These directors all made sacrifices to show the resistance of underprivileged people in all corners of the world, and to urge others to unite against institutional oppression, while mainstream media largely looked the other way. But radical filmmaking doesn’t always mean that one has to go where the action is, especially when one realizes that the media itself is a battleground where reality can be wielded or re-cast to suit various agendas. Among the first and foremost artists to realize this was Cuban filmmaker Santiago Alvarez, who, as one of the original remix artists and media hijackers, was decades ahead of his time. He once famously stated that to make a movie, all he needed was two images, an editing deck and a music track. His ferocious editing skills and groundbreaking mastery of found footage can be seen in LBJ (1968), 79 Springtimes (1969) and in key passages of Hour of the Furnaces (1968).
Filmmakers developed other innovative approaches to tackle the complexities of political themes. Peter Watkins pioneered the docu-drama format as a powerful unmasking device, exposing how reality is constructed by mass media. His last film, La Commune: Paris, 1871, boldly re-imagines the Paris Commune, a failed attempt to create an egalitarian society, as a media event fought between a state-controlled network and a grassroots news team. Watching it today one can’t help but see its resonance with the Occupy movement, the Arab revolts and the current crises in Egypt and Syria.
Robert Kramer’s forgotten masterpiece Ice (1970) explores a sprawling network of radical activists at risk of unraveling amidst outside pressures and competing agendas. Its ensemble creates an atmospheric buzz comparable to the best Robert Altman films, and its restless energy is certainly more exciting than the amber-cast nostalgia of Something in the Air.
Sometimes it’s the political event itself that takes on artistic dimensions. Italian experimental filmmaker Alberto Grifi’s Parco Lambro Juvenile Proletariat Festival (1976) witnesses a hippie music event transform into a mass revolt. Attendees protest exorbitant prices at the concession stands, reflecting the event’s commodification of the counter-culture for profit. Grifi just has to hit record on his videocamera to capture a gloriously spontaneous expression of dissent: people storming food trucks, “liberating chickens,” and eventually dancing nude in giant celebratory circles of anti-materialist communion. This rejection of the selling out of revolutionary impulses is something sorely missing today whenever audiences unblinkingly accept whatever is marketed to them as “radical” or “transgressive,” Quentin Tarantino included.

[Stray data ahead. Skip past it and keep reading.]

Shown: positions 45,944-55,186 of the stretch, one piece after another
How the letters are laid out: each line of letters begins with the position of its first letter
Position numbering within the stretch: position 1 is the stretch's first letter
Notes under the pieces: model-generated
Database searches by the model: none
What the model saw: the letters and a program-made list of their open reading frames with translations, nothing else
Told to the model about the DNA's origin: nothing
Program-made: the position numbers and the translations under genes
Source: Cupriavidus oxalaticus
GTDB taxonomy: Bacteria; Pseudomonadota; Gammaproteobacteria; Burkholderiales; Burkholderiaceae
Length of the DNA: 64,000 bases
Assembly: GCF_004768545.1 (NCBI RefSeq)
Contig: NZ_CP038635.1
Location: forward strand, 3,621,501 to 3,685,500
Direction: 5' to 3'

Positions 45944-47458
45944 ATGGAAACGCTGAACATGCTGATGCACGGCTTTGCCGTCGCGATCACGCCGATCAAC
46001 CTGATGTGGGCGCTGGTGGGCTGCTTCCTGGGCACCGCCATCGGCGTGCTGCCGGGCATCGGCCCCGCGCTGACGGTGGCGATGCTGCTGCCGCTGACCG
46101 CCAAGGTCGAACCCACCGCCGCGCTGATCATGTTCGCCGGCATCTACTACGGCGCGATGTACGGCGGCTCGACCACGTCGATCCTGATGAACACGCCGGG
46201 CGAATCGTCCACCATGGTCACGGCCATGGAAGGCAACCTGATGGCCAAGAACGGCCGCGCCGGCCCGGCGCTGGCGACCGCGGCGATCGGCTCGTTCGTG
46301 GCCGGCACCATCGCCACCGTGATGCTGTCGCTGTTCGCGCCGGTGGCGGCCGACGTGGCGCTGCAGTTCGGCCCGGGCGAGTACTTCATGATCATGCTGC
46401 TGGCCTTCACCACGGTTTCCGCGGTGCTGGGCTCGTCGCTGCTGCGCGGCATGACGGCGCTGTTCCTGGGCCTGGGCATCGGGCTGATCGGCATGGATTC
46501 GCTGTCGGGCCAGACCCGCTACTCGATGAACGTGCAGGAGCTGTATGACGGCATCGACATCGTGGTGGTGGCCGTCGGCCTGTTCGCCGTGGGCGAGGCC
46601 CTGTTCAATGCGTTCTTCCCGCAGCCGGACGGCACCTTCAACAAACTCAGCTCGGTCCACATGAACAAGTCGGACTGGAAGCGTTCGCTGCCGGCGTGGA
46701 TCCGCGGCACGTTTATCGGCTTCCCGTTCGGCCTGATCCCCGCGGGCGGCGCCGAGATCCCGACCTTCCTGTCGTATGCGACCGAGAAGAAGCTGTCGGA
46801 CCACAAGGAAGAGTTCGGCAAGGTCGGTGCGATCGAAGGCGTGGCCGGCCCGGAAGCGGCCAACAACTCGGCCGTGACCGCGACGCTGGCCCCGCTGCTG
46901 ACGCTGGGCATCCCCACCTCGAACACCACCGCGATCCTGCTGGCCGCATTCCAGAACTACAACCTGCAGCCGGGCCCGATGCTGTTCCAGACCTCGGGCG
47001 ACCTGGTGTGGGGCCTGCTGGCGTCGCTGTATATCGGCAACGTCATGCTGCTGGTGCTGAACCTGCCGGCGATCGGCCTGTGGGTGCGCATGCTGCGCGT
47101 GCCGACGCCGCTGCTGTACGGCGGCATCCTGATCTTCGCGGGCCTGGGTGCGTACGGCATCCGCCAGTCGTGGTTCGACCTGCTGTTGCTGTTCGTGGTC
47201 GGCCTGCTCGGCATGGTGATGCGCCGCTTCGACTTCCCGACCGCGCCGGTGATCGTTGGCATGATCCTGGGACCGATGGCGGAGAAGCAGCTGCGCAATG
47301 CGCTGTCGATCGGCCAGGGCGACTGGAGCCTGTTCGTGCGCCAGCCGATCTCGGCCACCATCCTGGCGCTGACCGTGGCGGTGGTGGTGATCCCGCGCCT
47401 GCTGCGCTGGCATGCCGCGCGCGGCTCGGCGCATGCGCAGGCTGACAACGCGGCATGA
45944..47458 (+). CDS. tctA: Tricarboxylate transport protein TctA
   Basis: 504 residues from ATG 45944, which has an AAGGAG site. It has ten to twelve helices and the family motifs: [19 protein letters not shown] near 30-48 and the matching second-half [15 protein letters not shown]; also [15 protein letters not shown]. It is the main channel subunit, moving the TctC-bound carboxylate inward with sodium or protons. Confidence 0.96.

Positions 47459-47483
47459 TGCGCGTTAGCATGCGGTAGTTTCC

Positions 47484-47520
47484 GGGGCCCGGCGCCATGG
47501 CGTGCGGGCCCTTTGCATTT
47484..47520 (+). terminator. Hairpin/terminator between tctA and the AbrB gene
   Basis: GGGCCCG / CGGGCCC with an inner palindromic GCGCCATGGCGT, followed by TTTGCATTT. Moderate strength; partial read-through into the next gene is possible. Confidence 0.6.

Indeed, where can one find a true radical spirit in today’s filmmaking? It’s a question worth asking the curators of the Lincoln Center program, given that the vast majority of their selections are from the 1960s and 1970s. The only recent works are a sampling of shorts related to Occupy Wall Street, and Far from Afghanistan (2012), a collaboration among activist filmmakers (including series co-curator John Gianvito) addressing the ongoing U.S. military presence in Afghanistan. The film very consciously carries the torch of cinematic dissent, its title paying homage to the 1967 film Far from Vietnam, itself a groundbreaking group effort involving such legendary directors as Jean-Luc Godard, Chris Marker and Alain Resnais.
Similar to their precursor, Far from Afghanistan combines vivid ground-level footage of daily life in a war zone with more meditative reflections on the war’s relevance to American politics, economy and people. It amounts to one of the most important American films of the year, if only because Afghanistan is now the longest-running official war in U.S. history, and yet receives only two percent of total U.S. news coverage. In taking up a cause that’s been shunted to the sidelines of our minds, the film revitalizes the long legacy of radical resistance filmmaking. As the films in this program attest, it’s a heritage that, in perpetual opposition to the systems of power, has never received its due or fully realized its potential. But as long as injustice exists and there are people committed to oppose it, there will always be fuel for its fire.
Kevin B. Lee is a filmmaker, critic, video essayist, and founding editor of Keyframe. He tweets as @alsolikelife.